If you’ve done any online shopping yourself you’re probably well aware of coupon codes. These are codes that can get you spiffy discounts on whatever you’re purchasing. A simple internet search for the company you’re purchasing from can usually result in a number of listings of sites where people post these codes for others to use. If you run an ecommerce site and you’re unaware of this, then you’ve got a little catching up to do.
Unlike the now popular tv show, online businesses are usually spared the customer who manages to get their shopping total close to zero with dozens of different coupons. I have not actually seen a shopping cart that allowed a customer to enter more than one coupon code and the only way to receive an additional discount is if the shop owner creates a special that is applied to some or all products or on the shipping (ex: “10% off blue widgets until September 1st!” or, “Free shipping on orders over $25!”).
Websites that act as “databases” (and sometimes touting themselves as, “communities”) for just about every coupon code available are certainly more geared towards the customer than the business owner. Some I may even go so far as saying are a tad bit nefarious (wanting you to “sign up”, then spamming the heck out of you or worse – so as a consumer, if you do use them, use the ones where the code is shown without any sign up). There are a few top sites however where valid coupons can be found. But these sites usually rely on user submissions or other, “gathering” techniques that do not keep a business owner in mind. For instance, a business runs a special promotion for readers of a specific magazine. The coupon code for that special promotion ends up on one of these sites and tons more people, who are not readers of that magazine start using the code.
For business owners, the whole point of putting out a coupon code is to bring in more (and new) business. So the fact these codes end up on those websites should neither shock nor highly concern business owners. You could land yourself some new customers, even if they do start out with a discount. If they’re happy with your product, there’s a chance they’ll be back (and probably looking for the next coupon code, but hey, it’s still sales, right?). If you are worried about thousands of people using your coupon code until the end of time, I highly recommend setting an expiration date in your shopping cart software. Some shopping carts also give you the ability to set a number of uses for a single code or are sophisticated enough to track customer’s IP addresses or other identification when redeeming coupon codes, allowing only 1 redemption per customer.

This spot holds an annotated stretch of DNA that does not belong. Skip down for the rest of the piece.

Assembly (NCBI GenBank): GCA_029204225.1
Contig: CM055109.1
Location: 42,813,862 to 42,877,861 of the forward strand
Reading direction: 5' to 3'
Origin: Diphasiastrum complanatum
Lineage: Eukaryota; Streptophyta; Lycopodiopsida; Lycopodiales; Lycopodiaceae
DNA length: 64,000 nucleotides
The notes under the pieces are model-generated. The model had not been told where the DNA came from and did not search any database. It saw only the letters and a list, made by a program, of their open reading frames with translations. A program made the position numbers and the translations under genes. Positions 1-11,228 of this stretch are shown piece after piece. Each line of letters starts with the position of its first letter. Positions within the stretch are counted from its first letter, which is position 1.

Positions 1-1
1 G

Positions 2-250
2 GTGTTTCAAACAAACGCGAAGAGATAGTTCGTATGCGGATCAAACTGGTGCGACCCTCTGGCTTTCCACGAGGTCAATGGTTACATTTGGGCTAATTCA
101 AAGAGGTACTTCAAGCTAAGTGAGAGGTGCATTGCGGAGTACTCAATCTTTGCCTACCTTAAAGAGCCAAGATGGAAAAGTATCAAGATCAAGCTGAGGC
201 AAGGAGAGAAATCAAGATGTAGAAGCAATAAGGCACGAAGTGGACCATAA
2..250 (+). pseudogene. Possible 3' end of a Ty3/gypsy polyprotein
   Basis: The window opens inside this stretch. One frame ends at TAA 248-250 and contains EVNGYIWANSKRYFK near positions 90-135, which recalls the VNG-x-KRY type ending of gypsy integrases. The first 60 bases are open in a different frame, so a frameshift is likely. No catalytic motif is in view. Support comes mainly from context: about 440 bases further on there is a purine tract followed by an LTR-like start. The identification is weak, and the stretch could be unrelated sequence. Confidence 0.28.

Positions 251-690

Coupons are certainly meant as an enticement but how much enticement is enough in today’s world? There are basically 3 approaches to discounts: (1) a percentage off, (2) a dollar amount off, and (3) an additional perk with purchase (ex: “buy 1 get 1 free”, “free shipping”, etc.). There are also variables that can be added on the type of discount you choose such as, “new customers only”. It can be hard to judge how much of a discount is enough to attract people, without it hurting your bottom line. What I would recommend is checking out any competitors you might have to see what they’re doing, or use your own experience as a consumer online and any discounts you might have scored as a starting point. However, don’t get caught up in that, “race to the bottom” mentality where you’re trying to keep up with large competitors with massive discounts (or the type of discounts you see on a site like Groupon). Make sure any purchasing scenario does not eat away at your actual profits.
So is putting a coupon code out there good for your ecommerce business? Basically, yes. As long as you’re smart about the type and amount of discount as well as protecting yourself from overuse if it does end up on a coupon code site, then there really isn’t any detriment to your business. It’s a valid form of marketing and it’s a way to reach people you might not have otherwise.